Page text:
First Amendment and fair use doctrine at issue
How's this for audacity: Spew hateful venom against a minority group and then, when the group protests by calling for an advertising boycott, sue for copyright infringement because the group quoted your words.
As someone who did research into hate crimes a few years back, I've been following trends in hate-related violence. Ever since 9/11, we've seen increasing targeting of Arab Americans, Muslims, and people who are mistaken for Arabs or Muslims (such as Sikhs, Iranians and even Mexicans). That's partly because when a minority group is openly maligned, it sends a message to rageful and disempowered young men that it's OK to act out against that group.
A perfect exemplar of incendiary hate-mongering is extremist nut Michael Savage, whose syndicated radio show "Savage Nation" has about 8 million listeners on 400 stations. His anti-Muslim vitriol is blood-chilling (don’t take my word for it – listen here or here).
Rather than silently accepting Savage's abuse, the Council on American-Islamic Relations (CAIR) called on advertisers to stand up for human rights by withdrawing support from Savage. Several large corporations, including Wal-Mart, AT&T, and Sears, reportedly heeded the call, costing Savage $1 million or more by his estimate.
Savage responded by suing CAIR for copyright infringement. Even more preposterously, he accused the group of racketeering, claiming it poses as a civil rights organization but is actually a "mouthpiece of international terror" that helped to fund the 9/11 attacks.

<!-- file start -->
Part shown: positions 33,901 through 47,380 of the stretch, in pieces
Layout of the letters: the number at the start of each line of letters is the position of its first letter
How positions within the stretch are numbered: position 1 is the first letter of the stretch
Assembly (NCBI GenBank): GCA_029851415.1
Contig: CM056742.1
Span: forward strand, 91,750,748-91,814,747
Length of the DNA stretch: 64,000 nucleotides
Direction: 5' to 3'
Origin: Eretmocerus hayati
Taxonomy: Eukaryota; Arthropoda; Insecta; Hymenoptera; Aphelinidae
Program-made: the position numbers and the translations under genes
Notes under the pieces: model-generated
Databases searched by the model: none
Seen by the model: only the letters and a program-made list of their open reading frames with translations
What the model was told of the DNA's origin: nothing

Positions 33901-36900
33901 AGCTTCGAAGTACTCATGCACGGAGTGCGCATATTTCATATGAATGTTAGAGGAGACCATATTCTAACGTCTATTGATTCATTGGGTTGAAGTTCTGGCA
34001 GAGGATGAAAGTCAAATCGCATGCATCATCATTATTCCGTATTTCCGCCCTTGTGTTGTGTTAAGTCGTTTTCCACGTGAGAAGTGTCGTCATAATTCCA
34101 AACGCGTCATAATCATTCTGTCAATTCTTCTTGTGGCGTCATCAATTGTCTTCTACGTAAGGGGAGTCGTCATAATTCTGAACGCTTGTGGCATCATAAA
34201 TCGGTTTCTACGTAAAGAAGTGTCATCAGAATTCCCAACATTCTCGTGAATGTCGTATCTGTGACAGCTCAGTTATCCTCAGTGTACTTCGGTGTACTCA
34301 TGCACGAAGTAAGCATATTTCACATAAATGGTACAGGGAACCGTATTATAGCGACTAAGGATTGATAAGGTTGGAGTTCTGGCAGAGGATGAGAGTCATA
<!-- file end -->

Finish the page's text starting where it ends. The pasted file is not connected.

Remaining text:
This is not the first time the rabid Savage has tried to use the courts to stifle free speech. With the civil court system increasingly off limits to all but the wealthy, he and his Talk Radio Network have the money to hire lawyers and go after critics left and right; in 2003 they went after Take Back the Media, SavageStupidity.com and MichaelSavageSucks.com on similar grounds. (A pdf of that lawsuit is posted here.)
I can hardly imagine a better example than CAIR's of "fair use," a legal doctrine stemming from the First Amendment of the U.S. Constitution that allows portions of copyrighted material to be reprinted for purposes of (among other things) scholarly debate, criticism, or parody.
To her credit, a federal judge said on Friday that she agrees with much of the anti-defamation group's legal defense under the First Amendment and that she will likely dismiss the lawsuit. Unfortunately the judge said she may allow Savage to modify the lawsuit and file it again.
I sure hope the Honorable Susan Illuston follows through and bars this vicious hate-monger from misusing the civil process to stop legitimate - indeed crucial - criticism.
Today's San Francisco Chronicle has coverage. See more commentary at "Crooks and Liars."